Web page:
In the fall of 2016, Bradley Gerwig’s phone began to ring and ring. Morning, noon, and night, callers from around the world bombarded the 77-year-old’s landline at his modest ranch home in Keymar, Maryland, a blip of rolling farmland an hour northwest of Baltimore. Most callers were polite but firm as they implored Gerwig to turn over custody of Lily, an Asiatic black bear with floppy ears and sleepy eyes that Gerwig had reared in his backyard zoo since she was a cub. Lily was now approximately 10 years old and, by all measures, a giant.
The flood of calls was prompted by PETA, which first got wind of Lily when a visitor to Gerwig’s zoo reached out to the animal rights group to report an obese bear that seemed like it was having a hard time breathing. The tipster passed along photos of Lily sitting in the circular wire cage where she’d spent just about every day of her life. It looked bare-bones and filthy: A car tire hung from a rope in the center, globs of scat dotted the ground, and a metal pipe served as the bear’s den, even though she had never once hibernated like her wild counterparts.
PETA dug into U.S. Department of Agriculture reports and found that Gerwig’s zoo, while licensed, had been cited for numerous infractions throughout its history. Just that year, a USDA inspection report noted that part of the fencing around Lily’s cage was held together by twine. The same report added that a person was seen sticking their arm and a stick into Lily’s cage while the inspector was watching. “I knew that we needed to prioritize Lily and do everything we could to get her out immediately,” says Brittany Peet, director of captive animal law enforcement at PETA.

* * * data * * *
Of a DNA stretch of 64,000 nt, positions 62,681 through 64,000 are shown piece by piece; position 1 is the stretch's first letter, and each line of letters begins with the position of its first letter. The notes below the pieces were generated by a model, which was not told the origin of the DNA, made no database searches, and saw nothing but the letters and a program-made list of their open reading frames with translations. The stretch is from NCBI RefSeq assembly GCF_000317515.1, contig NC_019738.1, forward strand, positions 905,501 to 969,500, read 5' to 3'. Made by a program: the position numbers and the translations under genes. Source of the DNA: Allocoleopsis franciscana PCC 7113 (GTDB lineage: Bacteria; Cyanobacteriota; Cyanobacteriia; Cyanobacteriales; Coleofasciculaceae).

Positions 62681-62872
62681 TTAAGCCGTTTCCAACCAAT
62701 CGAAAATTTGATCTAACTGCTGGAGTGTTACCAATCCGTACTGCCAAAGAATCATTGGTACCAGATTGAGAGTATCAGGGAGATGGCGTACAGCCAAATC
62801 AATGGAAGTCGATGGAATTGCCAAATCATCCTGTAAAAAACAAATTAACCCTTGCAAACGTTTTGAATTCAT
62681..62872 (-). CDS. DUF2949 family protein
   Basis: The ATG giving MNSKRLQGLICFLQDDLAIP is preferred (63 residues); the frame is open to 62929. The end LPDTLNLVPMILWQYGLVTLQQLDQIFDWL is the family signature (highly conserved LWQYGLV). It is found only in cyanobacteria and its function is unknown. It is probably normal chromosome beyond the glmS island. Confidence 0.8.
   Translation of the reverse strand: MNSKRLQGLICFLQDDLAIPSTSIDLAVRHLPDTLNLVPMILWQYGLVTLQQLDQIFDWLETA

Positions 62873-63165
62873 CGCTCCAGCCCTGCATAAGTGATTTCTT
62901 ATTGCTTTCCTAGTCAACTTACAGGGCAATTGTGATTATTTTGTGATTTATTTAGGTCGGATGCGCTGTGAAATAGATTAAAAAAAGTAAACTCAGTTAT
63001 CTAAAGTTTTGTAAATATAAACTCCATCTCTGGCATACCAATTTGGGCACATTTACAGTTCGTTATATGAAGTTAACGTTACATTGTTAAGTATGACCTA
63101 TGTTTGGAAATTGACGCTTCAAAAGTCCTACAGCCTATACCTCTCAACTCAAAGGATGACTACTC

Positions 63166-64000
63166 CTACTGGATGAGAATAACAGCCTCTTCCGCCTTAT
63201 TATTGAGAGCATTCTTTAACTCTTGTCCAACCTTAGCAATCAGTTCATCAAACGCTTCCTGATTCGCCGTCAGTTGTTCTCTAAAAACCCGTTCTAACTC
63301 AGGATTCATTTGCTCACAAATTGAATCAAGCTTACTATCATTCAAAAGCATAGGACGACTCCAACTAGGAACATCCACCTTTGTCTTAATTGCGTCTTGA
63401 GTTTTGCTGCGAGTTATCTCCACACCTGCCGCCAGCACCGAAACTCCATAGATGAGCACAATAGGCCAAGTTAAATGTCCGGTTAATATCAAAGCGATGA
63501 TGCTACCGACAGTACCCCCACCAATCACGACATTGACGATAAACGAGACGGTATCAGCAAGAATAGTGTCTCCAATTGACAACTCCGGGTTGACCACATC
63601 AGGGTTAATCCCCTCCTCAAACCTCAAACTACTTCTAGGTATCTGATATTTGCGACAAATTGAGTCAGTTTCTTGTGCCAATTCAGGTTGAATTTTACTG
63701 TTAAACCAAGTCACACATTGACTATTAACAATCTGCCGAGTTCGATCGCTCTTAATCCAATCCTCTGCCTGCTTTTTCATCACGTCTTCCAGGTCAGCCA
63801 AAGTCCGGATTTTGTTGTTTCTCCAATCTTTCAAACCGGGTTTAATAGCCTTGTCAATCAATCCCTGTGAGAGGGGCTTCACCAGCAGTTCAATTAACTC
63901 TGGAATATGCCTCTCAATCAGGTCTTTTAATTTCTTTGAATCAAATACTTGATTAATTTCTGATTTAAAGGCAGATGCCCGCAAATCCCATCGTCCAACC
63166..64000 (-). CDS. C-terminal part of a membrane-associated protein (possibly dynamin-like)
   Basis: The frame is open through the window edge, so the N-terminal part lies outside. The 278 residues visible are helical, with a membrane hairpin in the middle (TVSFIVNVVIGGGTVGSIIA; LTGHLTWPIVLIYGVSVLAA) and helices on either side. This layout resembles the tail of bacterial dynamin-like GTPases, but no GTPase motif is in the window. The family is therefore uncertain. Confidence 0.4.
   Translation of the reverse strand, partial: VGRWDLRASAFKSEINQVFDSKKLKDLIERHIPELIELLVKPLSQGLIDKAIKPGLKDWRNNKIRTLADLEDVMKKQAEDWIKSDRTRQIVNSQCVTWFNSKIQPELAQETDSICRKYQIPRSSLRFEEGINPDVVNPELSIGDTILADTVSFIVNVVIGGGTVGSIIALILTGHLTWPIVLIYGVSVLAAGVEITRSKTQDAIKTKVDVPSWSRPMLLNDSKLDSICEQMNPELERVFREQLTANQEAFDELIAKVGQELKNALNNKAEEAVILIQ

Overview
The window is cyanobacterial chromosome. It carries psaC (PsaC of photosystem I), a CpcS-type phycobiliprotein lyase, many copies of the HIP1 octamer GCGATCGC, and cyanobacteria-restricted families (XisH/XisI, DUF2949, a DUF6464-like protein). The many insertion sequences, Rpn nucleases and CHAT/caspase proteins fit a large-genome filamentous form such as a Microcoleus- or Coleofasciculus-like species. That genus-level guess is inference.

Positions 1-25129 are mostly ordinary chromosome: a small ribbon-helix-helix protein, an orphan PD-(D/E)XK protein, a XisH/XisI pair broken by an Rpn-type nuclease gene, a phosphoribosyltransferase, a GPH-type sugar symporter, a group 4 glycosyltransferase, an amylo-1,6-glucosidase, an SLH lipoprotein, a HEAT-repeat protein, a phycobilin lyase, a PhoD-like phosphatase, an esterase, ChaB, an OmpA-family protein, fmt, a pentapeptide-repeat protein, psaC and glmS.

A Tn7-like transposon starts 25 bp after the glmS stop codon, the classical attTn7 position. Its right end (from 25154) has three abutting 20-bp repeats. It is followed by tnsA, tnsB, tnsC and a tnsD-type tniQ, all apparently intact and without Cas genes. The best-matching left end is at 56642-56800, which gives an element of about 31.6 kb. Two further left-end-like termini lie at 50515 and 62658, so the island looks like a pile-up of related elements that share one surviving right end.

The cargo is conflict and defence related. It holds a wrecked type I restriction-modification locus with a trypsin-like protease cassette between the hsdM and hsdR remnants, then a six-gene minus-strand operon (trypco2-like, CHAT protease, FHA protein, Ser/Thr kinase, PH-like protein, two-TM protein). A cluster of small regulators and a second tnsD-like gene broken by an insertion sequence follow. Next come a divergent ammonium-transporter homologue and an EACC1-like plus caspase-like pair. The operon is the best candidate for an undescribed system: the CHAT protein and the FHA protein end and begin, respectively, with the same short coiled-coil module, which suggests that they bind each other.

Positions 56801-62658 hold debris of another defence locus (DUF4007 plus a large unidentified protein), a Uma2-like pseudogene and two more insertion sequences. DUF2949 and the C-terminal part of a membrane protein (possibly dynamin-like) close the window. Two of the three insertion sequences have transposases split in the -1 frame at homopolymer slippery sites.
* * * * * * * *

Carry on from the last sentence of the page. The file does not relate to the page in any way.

In September of that year, PETA blasted out an “action alert” on its website and social media platforms. “Lily’s confined to a tiny slab of concrete, seen here surrounded by her own feces, & has an abdominal mass the size of three footballs. Help her now,” PETA wrote on Facebook, with a link that contained Gerwig’s phone number and home address. Lily’s plight proved a powerful motivator, and the post quickly reached more than 148,000 people. The most impassioned followers picked up their phones, printed out letters, and pleaded Lily’s case.
Gerwig wanted to tell Lily’s newfound advocates to go screw, and at times he ripped into callers. “I said words I didn’t even know existed,” he says.
“We disconnected the phone,” Gerwig says. As PETA ramped up the pressure, he and his wife of 50 years, Lurline, vacillated between frustration and angst. They had operated Deer Haven Mini Zoo for decades with hardly any public pushback. Nearby schools made field trips to it, the American Legion donated money to it, and the local press had published several fawning human-interest stories about it. He and Lurline knew they didn’t offer their animals the same quality of life as the nation’s marquee zoos, but they kept them fed and provided what they considered to be satisfactory care — all while keeping admission prices low: $4.50 per child, $6 for adults, and teachers got in free. Gerwig wanted to tell Lily’s newfound advocates to go screw, and at times he ripped into callers. “I said words I didn’t even know existed,” he says.
But there was no avoiding the stress that came with an onslaught of strangers begging for his bear’s freedom. After hundreds of calls and hundreds of letters, Gerwig and Lurline felt like they didn’t have any good options. While offloading Lily may have been a good idea, they didn’t want to feel bullied into doing so, especially by PETA.
“We were already discussing downsizing and stopping the business because of our age,” says Lurline, who is 75. “Then PETA started in, and we thought, ‘Well, we’re not just going to give up like that.’”